Wonderland.

MIYA FOLICK

The LA-based singer on making music you can dance or cry to.

MIYA wears jacket by TOPSHOP and long sleeve top by URBAN OUTFITTERS x IETS FRANS.

MIYA wears jacket by TOPSHOP and long sleeve top by URBAN OUTFITTERS x IETS FRANS.

Miya Folick captures the poignant moments in everyday life. The in-betweens, like walking home or waiting at the dinner table. Her lyrics and music videos explore these moments of reflection, navigating the range of emotions they provoke.

“I want to make hopeful music about everyday life that’s very relatable to all different types of people,” the singer-songwriter affirms, when I ask what themes she’s drawn to. Her upcoming album, Premonitions, is “about caring for each other, being demanding of each other, sometimes fucking up, but forgiving each other. It’s just about the ebb and flow of life.”

MIYA wears jacket by HOUSE OF HOLLAND X URBAN OUTFITTERS.

MIYA wears jacket by HOUSE OF HOLLAND X URBAN OUTFITTERS.

Layered over ethereal sounds, her stirring lyrics are delivered in a highly moving way; Miya conveys emotion with such vulnerability that you can’t help but feel it too. “I love the beautiful sadness of life,” she tells me. “When I’m very happy, I cry sometimes. If something’s beautiful, as humans there’s some understanding for us that it’s fleeting, so there’s a sadness to that. As soon as the moment happens, you miss it. That’s the beautiful, achy feeling that I’d like to make in my music.”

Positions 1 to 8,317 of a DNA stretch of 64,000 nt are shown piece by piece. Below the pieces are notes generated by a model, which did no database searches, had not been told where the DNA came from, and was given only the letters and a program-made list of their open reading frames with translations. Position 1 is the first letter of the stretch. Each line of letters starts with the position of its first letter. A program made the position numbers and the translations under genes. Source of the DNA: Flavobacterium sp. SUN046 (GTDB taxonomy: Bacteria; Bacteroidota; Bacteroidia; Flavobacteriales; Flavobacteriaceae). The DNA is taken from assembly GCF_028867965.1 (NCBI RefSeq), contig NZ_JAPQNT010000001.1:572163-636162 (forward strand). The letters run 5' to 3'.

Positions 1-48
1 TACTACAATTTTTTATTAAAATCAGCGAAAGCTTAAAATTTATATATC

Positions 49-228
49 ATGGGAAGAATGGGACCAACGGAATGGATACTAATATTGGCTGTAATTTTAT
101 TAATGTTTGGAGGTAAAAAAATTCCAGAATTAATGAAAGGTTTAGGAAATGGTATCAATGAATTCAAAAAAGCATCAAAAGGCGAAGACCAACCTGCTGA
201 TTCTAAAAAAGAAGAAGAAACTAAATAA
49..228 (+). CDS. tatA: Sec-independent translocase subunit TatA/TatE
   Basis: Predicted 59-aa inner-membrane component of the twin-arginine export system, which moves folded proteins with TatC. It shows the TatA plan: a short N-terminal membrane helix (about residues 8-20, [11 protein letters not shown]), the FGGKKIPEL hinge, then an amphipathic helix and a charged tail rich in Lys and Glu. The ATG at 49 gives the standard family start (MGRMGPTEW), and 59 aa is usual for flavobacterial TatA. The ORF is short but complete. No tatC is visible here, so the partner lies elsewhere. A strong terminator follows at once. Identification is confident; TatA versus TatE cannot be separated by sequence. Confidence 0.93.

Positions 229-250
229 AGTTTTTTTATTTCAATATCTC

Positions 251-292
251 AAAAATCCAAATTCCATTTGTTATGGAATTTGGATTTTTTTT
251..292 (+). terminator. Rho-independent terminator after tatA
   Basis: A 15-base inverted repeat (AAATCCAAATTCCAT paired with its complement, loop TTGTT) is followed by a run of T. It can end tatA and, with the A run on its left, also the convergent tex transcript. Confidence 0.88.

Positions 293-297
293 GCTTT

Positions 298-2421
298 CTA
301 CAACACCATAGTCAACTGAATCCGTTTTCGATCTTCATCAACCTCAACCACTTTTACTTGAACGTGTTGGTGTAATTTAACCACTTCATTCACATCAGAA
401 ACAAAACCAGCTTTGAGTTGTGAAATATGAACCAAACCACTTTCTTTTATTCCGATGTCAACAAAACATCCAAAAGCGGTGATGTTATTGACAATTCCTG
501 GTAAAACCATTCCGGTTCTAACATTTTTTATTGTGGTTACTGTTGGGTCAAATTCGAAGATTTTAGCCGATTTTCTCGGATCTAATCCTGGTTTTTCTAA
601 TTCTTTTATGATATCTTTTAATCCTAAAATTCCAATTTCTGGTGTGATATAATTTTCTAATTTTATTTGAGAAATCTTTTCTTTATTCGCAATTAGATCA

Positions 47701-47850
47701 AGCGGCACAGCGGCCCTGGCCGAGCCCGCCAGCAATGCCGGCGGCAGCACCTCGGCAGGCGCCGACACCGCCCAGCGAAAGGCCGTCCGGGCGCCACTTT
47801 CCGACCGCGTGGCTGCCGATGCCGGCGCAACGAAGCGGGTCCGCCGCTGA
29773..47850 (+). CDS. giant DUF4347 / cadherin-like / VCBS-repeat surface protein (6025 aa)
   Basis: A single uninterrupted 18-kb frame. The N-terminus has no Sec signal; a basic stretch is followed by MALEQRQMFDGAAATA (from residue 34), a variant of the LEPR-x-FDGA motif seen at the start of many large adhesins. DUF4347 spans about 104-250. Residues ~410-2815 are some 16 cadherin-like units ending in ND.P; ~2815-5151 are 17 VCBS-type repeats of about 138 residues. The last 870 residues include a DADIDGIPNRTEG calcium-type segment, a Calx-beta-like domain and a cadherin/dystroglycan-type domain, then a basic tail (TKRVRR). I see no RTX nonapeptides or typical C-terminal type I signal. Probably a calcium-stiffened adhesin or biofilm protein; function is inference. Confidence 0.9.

Miya especially values connecting with her audience whilst performing live, which she highlights as one of her favourite aspects of being a musician. “That energy in a room, where everybody is feeling the same? There’s nothing like it,” she smiles. “It’s communal. It’s spiritual!”

MIYA wears jacket by TOPSHOP, trousers by URBAN OUTFITTERS, and long sleeve top by URBAN OUTFITTERS x IETS FRANS. Shoes the artist’s own.

MIYA wears jacket by TOPSHOP, trousers by URBAN OUTFITTERS, and long sleeve top by URBAN OUTFITTERS x IETS FRANS. Shoes the artist’s own.

Having grown up an hour south of LA, the 28-year-old cites the city as another major influence on Premonitions, which is set for release in October. “The music scene there is very diverse – different people all hang out together, which creates this melding of sounds,” she explains. “That’s what the new album is. There are electronic and rock sounds, and then there’s hip-hop beats and pop sounds. I think that’s something specific to LA.”

In turn, Miya’s crafted a truly unique sound that transcends categorisation altogether. “I feel like the word ‘genre’ is dangerous,” she muses, suggesting that the music industry is, and should, move towards a post-genre landscape. Experimental and unwilling to limit herself, she’s not shy about challenging perceptions and forging her own path. “I’m a Gemini!” she laughs: “I don’t want to be labelled. I don’t want to be tied down to anything. I just go with the flow, and do what I want.”

Miya’s debut album ‘Premonitions’ will be out on October 26th.

This story is published in the AW18 copy of Rollacaster. Pre-order your copy now.

Photography
Mafalda Silva
Fashion
Jessica Gardener
Hair and makeup
Jess Buckley using MAC Cosmetics
Words
Rosie Byers
With thanks to
Raw Casting Suite
MIYA FOLICK

Related → Related → Related → Related → Related → Related → Related → Related → Related → Related → Related → Related → Related → Related → Related → Related → Related → Related → Related → Related →